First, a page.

I also asked her why her hope was only in the end of the age happening at some time in the future, when Matthew 24 makes it clear that the end of the age happened in Jesus’ day, and the book of Acts then makes it clear that a new age has ALREADY begun in which Jesus has been establishing his Kingdom on the earth in his Church through the Holy Spirit.

My hope, therefore, is not in the Lord coming soon, but in the Lord already having come. He’s not here in person, but he is in the Church, which he calls his body. And the reason for him being here in the Church is to pass on the message of hope that “God raised us up with Christ and seated us in the heavenly realms in Christ Jesus,” Ephesians 2:6, where the Father “has blessed us in the heavenly realms with every spiritual blessing in Christ,” Ephesians 1:3. Jesus is already in the process of healing all humanity. We don’t have to wait and hope until some time in the future – because it’s happening right now.

Feeling discouraged

For me, it’s horribly discouraging when there’s so little interest in the Christian message, or when things keep going wrong, or when people just leave the church without saying anything. Or when nobody takes any interest in what’s happening in your life, and it’s all one-way conversations as they talk a mile a minute about themselves but never ask about you.

You can get to thinking, “What’s the point?” or “Why bother?” I can imagine Jesus thinking that too, when most people only took an interest in him when he did miracles. When he preached the Christian message most people cleared off and didn’t want anything more to do with him. His very own hand-picked disciples often didn’t care much for what he said and did either. They often misunderstood him, and saw him mainly as a leg up for themselves in the kingdom. The religious authorities wanted him dead, despite the obvious evidence that Jesus was fulfilling many of the Old Testament prophecies that they knew by heart. The general public never let him get a moment’s rest, in their endlessly self-centred quest to get a healing or a demon removed. And when Jesus needed people the most, they either fell asleep, ran away, reported him to the authorities or denied ever knowing him. And at the last, just before he died, he felt utterly deserted.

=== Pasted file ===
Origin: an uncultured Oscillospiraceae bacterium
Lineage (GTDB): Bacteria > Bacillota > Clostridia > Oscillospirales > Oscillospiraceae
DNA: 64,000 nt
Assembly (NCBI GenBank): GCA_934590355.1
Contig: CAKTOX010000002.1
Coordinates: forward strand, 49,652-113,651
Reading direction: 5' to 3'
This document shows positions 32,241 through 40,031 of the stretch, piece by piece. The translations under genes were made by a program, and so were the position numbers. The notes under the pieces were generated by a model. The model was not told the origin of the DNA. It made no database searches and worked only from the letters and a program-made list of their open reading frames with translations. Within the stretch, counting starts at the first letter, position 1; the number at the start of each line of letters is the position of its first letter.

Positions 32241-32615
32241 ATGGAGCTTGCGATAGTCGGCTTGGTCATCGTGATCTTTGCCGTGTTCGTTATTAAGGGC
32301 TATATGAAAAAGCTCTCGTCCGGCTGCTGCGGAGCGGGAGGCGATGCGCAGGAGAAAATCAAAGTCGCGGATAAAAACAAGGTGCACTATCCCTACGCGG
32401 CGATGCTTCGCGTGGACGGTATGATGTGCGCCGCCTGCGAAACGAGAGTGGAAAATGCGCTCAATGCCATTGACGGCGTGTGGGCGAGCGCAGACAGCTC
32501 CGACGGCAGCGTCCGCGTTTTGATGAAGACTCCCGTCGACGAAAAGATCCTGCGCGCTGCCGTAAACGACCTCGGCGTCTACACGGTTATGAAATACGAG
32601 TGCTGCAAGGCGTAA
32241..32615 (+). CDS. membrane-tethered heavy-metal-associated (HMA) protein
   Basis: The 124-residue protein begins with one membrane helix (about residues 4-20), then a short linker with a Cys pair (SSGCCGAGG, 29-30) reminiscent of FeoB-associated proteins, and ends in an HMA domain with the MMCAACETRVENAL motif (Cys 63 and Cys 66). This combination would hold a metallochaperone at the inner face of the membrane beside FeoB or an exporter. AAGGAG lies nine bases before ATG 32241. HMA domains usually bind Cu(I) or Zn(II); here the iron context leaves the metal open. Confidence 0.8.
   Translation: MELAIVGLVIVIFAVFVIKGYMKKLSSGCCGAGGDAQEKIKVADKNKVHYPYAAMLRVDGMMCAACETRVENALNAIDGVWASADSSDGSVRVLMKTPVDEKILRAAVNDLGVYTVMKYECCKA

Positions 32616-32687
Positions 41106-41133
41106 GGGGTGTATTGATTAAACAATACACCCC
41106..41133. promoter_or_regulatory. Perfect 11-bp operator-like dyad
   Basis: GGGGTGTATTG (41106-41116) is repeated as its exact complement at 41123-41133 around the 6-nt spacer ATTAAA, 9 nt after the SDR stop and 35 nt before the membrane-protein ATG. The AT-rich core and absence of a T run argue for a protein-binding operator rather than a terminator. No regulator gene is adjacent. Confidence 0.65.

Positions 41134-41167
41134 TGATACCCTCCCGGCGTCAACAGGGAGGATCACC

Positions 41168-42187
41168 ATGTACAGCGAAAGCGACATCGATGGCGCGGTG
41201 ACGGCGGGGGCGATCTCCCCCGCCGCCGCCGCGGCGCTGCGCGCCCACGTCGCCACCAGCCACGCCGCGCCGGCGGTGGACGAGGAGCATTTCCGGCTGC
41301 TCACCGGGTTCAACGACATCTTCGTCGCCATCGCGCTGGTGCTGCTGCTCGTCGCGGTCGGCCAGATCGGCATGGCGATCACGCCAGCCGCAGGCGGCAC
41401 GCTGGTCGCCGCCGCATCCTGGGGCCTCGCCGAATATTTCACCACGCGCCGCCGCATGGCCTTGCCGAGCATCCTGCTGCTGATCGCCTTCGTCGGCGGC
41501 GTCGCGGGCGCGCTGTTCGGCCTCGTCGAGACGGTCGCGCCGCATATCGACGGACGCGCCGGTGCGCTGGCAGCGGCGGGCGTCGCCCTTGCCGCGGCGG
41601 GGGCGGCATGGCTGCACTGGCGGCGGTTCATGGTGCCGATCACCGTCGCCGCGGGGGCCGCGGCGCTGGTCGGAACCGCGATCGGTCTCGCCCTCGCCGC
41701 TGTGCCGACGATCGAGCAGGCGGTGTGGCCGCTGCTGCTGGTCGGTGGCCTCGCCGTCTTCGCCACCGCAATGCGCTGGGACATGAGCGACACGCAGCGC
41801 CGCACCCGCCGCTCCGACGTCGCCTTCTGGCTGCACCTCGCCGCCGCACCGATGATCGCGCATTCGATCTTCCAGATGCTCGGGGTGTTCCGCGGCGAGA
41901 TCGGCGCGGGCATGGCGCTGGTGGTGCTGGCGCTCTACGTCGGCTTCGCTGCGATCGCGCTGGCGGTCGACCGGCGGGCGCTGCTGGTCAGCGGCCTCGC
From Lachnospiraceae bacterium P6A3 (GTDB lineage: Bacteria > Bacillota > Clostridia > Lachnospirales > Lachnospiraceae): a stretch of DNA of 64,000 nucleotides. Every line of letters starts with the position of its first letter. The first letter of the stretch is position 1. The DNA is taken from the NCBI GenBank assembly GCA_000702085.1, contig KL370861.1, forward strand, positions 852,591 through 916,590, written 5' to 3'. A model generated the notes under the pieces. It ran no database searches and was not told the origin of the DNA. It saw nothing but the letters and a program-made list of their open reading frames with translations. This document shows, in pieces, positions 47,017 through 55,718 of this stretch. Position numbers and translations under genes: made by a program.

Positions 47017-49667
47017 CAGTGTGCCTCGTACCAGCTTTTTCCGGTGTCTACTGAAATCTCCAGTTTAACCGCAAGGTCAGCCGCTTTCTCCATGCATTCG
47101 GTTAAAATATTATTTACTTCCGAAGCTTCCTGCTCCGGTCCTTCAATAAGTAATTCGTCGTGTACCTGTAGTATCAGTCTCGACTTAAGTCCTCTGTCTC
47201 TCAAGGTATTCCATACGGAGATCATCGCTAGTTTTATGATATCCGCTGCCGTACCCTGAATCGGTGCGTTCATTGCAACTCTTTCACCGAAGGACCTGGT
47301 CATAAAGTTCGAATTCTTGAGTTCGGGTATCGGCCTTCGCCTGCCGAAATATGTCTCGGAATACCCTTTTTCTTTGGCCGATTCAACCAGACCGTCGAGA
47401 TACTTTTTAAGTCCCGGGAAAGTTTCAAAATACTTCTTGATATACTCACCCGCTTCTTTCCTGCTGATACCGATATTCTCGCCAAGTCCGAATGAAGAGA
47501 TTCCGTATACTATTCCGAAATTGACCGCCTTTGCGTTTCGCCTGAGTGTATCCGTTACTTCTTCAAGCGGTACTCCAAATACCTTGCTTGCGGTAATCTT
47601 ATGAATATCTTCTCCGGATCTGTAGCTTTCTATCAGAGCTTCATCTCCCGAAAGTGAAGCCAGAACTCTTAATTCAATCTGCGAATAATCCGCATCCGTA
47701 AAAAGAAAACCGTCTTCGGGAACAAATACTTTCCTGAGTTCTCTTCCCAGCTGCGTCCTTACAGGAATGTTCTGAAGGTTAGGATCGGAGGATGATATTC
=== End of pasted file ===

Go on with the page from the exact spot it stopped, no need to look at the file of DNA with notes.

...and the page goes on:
So Jesus knows all about being discouraged. He sorrowed unto death at one point. I imagine him wondering, then, why on earth his Father had sent him in the first place when most people weren’t the least bit interested in his message, and the few people who could have been a great support to him, like the the religious leaders, scoffed at him and told lies about him. Clearly, there was no one Jesus could fully trust to understand him, be sensitive to his needs, or try to grasp what he was really saying.

And it’s a bit of a shock when that dawns on us too, isn’t it? That really most people are incapable of knowing our needs or taking an interest in what makes us tick, including our closest friends, our parents and even our spouses. But maybe that’s exactly what we need, to realize there isn’t a human being alive (or dead) who can satisfy our deepest longings and desires.

At which point, the Father appears through the mist of our tears and discouragement, just as he promised. He comforts those who mourn, because without his comforting arm round our shoulder, there isn’t any other help strong enough and concerned enough for us. But we always have him. Our Father.